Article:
Caitlin Snow first demonstrates her heroism by sacrificing her life (seen during the Justice League vs. Suicide Squad event), thereby inspiring Batman to create a more, well, inspiring League. After demanding her freedom from Amanda Waller, Batman escorts her personally to the League's new headquarters, explaining that it was her willingness and ability to redefine herself despite what others thought of her that cemented his plan. He would recruit others he believed could do the same, and begins by sending Snow to recruit the vigilante called Black Canary.
The recruitment mission is a chance to see Killer Frost and Black Canary take eachother on with matched powers and punches, but Batman soon reveals that he has come in person to convince Dinah Drake that she's a fit for this new Justice League. In his own words, "You work hard. You say what you mean. And you don't care who disagrees. I need that." Essentially, it's Dinah's tendency to be unapologetically honest and uncompromising in what she feels is right and just - seen as aggressive, or perhaps emotional by others - that allows her to act as the team's conscience.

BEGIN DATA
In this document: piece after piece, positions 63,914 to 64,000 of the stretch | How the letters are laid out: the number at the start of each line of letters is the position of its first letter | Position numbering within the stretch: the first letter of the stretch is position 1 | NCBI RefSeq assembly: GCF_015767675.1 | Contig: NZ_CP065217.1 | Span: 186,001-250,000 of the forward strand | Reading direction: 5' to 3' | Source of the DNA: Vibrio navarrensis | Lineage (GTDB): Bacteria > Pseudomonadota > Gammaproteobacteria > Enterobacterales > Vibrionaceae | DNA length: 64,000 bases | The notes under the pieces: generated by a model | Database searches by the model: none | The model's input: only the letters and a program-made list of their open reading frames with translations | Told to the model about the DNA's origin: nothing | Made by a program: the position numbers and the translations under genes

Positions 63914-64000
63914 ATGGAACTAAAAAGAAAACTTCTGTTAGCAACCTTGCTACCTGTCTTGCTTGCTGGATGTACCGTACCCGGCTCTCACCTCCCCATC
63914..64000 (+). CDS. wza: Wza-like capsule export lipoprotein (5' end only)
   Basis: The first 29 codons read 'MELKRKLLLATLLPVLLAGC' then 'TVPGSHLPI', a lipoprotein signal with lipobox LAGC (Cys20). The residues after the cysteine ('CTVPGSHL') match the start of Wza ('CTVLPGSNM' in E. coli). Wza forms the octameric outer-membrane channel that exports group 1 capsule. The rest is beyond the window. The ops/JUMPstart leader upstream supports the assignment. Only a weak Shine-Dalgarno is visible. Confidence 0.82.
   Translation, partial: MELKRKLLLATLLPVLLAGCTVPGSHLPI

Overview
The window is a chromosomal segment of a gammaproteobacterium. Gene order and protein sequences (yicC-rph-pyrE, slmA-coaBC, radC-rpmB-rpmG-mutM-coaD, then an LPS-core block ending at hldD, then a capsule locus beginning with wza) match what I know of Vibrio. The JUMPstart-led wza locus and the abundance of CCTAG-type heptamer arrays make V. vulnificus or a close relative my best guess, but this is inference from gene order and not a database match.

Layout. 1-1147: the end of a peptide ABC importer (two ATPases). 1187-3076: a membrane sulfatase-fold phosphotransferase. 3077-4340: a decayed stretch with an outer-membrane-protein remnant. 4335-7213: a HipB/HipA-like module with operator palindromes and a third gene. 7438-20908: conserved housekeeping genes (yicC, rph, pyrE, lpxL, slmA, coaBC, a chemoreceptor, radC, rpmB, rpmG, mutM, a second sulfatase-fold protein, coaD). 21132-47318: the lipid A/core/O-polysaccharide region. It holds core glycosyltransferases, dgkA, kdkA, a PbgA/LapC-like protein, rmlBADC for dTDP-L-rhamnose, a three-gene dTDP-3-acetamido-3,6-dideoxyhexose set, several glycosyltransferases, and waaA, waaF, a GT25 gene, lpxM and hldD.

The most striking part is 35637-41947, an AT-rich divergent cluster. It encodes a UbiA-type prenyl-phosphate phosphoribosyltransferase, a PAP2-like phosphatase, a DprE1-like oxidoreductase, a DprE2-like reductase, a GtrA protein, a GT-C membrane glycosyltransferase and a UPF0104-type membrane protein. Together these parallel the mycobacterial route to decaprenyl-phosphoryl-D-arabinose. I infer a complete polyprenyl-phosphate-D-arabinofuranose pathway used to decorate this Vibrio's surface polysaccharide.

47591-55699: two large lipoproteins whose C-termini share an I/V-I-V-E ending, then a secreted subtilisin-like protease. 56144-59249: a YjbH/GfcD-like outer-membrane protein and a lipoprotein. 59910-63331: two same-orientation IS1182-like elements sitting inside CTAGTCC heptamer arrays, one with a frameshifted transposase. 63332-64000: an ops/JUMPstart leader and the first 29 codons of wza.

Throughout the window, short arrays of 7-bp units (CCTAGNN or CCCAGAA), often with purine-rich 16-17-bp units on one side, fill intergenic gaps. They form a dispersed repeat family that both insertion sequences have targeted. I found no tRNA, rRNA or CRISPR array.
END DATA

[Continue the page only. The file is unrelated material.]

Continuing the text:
From there, he sends Canary to collect Lobo, who owes Batman and will be joining the team to repay a debt. He then heads to Ivy University to recruit Ray Palmer, The Atom, but finds only his teaching aid Ryan Choi. He chooses to leave, but it's Lobo who sees potential in the kid and brings him along. And as Bruce sends Ryan to pass on the invitation to Ray Terrill for... unknown reasons so far, he heads to Manhattan to make yet another plea to one of the most influential women in DC's entertainment world.